All HC | Sex against order of nature, against the wishes of wife – a criminal offence and marital wrong amounting to cruelty, which is a ground for dissolution of marriage

Allahabad High Court: A Division Bench of Shashi Kant Gupta and Pradeep Kumar Srivastava, JJ. affirmed the Judgment of lower court granting a divorce to a lady under Section 13(1) of the Hindu Marriage Act, 1955, on the ground that her husband committed forcible unnatural sex with her.

The issue, in this case, was as to whether a marriage can be dissolved on the basis of allegations of forcible unnatural sex with wife. Facts in the case were that a lady (respondent herein) lodged an FIR against her husband (appellant herein) for offences under Sections 498A, 323, 504 and 377 the Penal Code, 1860 and Sections 3 and 4 of Dowry Prohibition Act, 1961. She filed a petition seeking divorce on the grounds that her husband committed forcible unnatural sex with her several times after marriage. On her refusal to comply with his demands, he beat her up and threatened to not spare her 5-year old daughter and make sexual relations with her as well. He also demanded Rs 40 lakhs and a car in dowry after marriage. She was granted divorce on the basis of her allegations. Husband challenged the judgment of the lower court by way of the present appeal, on the ground that there was no evidence of dowry demand, harassment or unnatural sex. Further, it was argued that medical report had been ignored and the lower court had relied upon the unsupported solitary statement of his wife by ignoring contradictions in her own testimony.

The Court pointed out that no cross-examination had been done by the husband on the point of unnatural sex because of which it was assumed that those facts had been proved against him. Regarding the contention that wife’s statements were not supported by any witnesses, it was concluded that all the matrimonial wrongs were done inside the wedlock which meant that these were private affairs of the parties. Hence, gathering independent witnesses was not possible. Regarding medical examination, it was concluded that the petition for divorce was filed much after the date of the incident of unnatural sex and sodomy so the medical report could not be obtained.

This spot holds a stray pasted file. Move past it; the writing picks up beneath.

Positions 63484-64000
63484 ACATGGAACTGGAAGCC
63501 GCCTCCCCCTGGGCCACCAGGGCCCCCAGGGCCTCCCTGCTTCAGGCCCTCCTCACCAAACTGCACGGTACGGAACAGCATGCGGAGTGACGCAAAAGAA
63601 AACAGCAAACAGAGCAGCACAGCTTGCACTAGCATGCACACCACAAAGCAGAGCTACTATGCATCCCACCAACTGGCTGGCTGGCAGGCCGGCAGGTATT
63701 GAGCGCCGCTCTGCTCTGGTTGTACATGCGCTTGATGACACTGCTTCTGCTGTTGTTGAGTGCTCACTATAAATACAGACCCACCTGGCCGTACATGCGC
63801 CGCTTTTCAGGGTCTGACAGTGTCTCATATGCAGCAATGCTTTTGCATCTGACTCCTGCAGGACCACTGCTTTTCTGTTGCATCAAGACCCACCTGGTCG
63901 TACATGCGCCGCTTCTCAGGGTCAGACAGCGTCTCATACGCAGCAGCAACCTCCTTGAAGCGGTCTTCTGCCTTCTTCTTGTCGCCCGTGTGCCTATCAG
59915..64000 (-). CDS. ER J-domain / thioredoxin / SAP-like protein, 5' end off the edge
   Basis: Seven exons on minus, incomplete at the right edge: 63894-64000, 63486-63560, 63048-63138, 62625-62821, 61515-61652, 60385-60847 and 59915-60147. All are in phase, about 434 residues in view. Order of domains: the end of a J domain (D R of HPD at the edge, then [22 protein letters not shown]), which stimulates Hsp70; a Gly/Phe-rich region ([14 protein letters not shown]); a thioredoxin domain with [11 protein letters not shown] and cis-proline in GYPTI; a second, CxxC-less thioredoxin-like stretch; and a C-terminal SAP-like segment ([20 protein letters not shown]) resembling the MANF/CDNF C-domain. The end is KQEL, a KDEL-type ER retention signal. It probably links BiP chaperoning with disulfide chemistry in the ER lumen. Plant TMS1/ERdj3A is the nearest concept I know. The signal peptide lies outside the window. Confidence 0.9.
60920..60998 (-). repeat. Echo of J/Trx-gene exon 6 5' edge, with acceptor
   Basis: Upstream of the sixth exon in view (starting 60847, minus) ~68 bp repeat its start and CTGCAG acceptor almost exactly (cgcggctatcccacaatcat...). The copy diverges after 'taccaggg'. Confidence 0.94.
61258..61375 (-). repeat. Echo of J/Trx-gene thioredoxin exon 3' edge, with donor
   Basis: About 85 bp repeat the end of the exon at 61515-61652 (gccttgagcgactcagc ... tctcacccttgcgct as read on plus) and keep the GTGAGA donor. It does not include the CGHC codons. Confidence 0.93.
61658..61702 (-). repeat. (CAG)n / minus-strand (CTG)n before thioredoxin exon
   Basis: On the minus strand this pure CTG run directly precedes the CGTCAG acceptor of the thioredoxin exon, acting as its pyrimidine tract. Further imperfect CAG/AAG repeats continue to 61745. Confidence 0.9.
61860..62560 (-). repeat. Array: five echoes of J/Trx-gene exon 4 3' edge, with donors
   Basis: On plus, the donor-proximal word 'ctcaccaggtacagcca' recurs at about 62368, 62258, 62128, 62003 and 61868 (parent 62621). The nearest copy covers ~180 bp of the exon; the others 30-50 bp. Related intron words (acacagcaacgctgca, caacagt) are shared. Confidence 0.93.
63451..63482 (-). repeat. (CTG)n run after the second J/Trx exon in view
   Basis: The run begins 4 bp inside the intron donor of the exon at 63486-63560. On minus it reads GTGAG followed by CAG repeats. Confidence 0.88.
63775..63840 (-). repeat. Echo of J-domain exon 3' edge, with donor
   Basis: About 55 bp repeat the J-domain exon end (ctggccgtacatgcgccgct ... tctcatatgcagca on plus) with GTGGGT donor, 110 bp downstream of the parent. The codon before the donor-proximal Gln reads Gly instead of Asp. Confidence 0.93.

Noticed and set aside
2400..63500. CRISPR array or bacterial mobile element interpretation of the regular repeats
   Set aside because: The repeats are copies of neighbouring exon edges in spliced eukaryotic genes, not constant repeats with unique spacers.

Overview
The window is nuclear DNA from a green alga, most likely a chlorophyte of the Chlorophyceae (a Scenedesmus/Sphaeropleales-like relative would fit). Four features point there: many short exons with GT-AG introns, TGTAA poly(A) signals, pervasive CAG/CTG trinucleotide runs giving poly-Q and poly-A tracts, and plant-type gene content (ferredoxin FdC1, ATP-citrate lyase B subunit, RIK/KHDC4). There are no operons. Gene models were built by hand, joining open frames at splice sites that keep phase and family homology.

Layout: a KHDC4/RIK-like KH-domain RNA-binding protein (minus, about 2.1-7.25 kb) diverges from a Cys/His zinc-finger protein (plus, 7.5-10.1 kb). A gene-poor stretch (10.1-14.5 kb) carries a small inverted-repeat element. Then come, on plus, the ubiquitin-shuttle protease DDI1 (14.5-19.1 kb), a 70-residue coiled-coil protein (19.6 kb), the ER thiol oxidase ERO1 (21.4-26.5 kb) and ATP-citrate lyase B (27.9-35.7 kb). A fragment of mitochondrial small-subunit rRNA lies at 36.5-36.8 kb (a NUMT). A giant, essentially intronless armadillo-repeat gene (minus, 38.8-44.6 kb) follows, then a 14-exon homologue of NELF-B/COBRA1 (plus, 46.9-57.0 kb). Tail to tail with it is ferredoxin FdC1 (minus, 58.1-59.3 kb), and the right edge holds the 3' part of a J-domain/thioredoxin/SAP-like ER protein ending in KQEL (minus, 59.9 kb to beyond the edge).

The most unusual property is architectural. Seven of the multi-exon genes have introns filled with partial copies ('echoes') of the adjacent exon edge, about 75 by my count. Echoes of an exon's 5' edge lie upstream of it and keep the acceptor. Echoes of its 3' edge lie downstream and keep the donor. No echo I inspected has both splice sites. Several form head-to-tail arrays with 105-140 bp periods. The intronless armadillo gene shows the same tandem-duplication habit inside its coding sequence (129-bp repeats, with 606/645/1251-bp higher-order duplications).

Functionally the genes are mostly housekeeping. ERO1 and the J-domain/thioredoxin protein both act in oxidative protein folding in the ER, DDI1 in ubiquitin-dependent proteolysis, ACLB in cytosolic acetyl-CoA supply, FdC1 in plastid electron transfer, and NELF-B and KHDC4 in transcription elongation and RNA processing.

The Court agreed with the view taken by the Kerala High Court in Bini T. John v. Saji Kuruvila, 1997 SCC OnLine Ker 27 and Karnataka High Court in Grace Jayamani v. E.P. Peter, 1981 SCC OnLine Kar 208 that unnatural sex, sodomy, oral sex and sex against the order of the nature, against the wishes of a woman or wife was a criminal offence and a marital wrong amounting to cruelty which was a good ground for dissolution of marriage. It was observed that the standard of proof required in a matrimonial case is preponderance of probability.

The Court also noted that appellant’s first wife had divorced him for similar reasons, which fact supported the wife as far as unnatural sex was concerned. It was held that since the wife was not a consenting party, she would not be in the position of an accomplice; and her testimony could be accepted without corroboration if it inspired confidence. Thus, the impugned judgment was affirmed and the appeal was dismissed.[Sanjeev Gupta v. Ritu Gupta, 2019 SCC OnLine All 2255, decided on 24-05-2019]

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